For the past several years, conventional wisdom has held that city-loving millennials are flocking to urban cores and will remain there in such numbers that the American suburbs, already well past their prime, can only experience further steady decline. As is often the case, though, the real story is more nuanced; census and CBRE market data show the suburbs are not dead and that the millennial love for downtown environments is not absolute. And all of this has implications for commercial real estate market fundamentals, investment and development.
The most recent available annual data (2014) show that 2.8 million people moved from the suburbs to cities that year; however, 4.6 million did the opposite.1 Since this runs contrary to the prevailing narrative about urbanization, it’s worth digging into the data to see what’s behind these numbers.
There are many ways to look at domestic migration——age, education and profession are all useful in breaking it down. In recent years, media stories have frequently focused on the role of millennials——those born between 1980 and 1995, roughly——in driving the resurgence of downtown areas. The focus on this generation was not unwarranted; millennials are now the largest age group in the country2 and make up the largest segment of the U.S. workforce.3 It is fair to say, however, that census data disagree with the media on where millennials actually live and where they have been moving to.
Approximately 30% of millennials live within urban areas.4 The other 70% do not appear to be rushing to move downtown: In 2014, 529,000 people between the ages of 25 and 29 moved from cities to the suburbs, while only 426,000 moved in the opposite direction. For younger millennials aged between 20 and 24, the flow’s direction was even more pronounced, with 721,000 moving out of cities for the suburbs and 554,000 leaving the suburbs to pursue life in the city. It’s true that some of those moving to the suburbs were returning to childhood rooms or basements in their parents’ homes, but the migration trend still holds: not every millennial can or wants to live downtown.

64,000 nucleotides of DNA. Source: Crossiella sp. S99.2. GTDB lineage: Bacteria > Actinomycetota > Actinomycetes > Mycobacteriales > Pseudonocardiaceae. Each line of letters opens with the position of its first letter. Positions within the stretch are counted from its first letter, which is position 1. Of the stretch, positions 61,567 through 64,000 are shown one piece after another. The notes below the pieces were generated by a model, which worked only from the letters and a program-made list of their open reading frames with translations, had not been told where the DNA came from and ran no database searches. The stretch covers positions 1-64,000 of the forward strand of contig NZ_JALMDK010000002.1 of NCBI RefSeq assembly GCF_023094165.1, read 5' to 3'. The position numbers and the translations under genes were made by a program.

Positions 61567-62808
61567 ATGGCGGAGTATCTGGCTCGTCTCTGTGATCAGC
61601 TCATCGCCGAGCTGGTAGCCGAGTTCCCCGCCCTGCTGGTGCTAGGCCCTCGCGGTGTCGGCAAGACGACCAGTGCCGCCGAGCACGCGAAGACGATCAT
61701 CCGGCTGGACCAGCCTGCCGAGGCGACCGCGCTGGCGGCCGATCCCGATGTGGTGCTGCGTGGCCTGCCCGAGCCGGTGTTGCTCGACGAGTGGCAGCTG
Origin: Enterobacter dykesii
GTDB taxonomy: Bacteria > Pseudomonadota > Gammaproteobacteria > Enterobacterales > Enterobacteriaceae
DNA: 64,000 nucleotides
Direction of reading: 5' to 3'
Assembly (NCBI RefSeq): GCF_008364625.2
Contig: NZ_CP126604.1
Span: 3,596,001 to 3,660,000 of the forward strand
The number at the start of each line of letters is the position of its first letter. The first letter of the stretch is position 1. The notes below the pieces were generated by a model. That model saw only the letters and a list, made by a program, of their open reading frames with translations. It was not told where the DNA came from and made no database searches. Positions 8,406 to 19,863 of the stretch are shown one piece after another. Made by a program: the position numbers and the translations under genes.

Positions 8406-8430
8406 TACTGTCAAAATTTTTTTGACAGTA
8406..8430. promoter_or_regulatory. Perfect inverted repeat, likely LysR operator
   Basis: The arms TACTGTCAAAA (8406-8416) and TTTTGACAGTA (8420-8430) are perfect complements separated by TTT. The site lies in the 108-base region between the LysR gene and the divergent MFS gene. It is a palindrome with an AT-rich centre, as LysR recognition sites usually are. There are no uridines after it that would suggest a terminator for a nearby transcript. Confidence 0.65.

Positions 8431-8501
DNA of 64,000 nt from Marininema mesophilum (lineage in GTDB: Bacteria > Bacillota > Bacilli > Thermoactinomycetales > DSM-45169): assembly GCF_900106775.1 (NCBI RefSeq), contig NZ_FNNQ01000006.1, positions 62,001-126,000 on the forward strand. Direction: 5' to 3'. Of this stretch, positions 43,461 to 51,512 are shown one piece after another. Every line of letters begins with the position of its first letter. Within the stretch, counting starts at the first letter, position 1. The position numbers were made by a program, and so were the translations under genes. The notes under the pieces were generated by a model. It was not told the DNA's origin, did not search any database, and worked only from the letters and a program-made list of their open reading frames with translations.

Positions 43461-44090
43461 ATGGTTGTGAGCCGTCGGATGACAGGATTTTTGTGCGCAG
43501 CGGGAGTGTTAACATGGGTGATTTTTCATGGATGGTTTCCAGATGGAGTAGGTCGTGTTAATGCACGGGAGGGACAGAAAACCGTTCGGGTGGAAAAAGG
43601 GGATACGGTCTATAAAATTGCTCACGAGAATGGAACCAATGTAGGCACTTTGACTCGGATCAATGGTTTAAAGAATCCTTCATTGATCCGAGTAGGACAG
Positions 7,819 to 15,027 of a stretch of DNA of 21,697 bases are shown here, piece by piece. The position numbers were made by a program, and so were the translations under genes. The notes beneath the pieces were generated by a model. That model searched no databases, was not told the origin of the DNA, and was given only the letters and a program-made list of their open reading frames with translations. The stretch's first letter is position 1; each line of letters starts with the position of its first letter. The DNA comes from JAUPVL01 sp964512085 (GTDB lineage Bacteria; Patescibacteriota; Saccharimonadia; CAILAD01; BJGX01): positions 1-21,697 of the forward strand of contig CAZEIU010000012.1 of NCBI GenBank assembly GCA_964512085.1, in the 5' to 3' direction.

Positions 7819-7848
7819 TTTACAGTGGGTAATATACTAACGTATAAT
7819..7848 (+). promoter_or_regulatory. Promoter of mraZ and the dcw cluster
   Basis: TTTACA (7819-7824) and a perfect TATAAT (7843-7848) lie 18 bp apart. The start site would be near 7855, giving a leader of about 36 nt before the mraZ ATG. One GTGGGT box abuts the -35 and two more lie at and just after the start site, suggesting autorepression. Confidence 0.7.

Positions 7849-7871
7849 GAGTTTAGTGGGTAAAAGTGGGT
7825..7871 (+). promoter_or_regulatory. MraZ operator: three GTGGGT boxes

Among the oldest millennials and the tail end of Gen X, negative net migration was even greater: 1.2 million people aged 30 to 44 moved from cities to suburbs, while 540,000 did the reverse. And what about the ‘‘silver tsunami’’ of boomers and retirees? Census data show a similar trend, though less pronounced. In fact, for every age group tracked by the Census Bureau, more people left cities for the suburbs than did the opposite. The pattern also holds across levels of educational attainment and by profession.5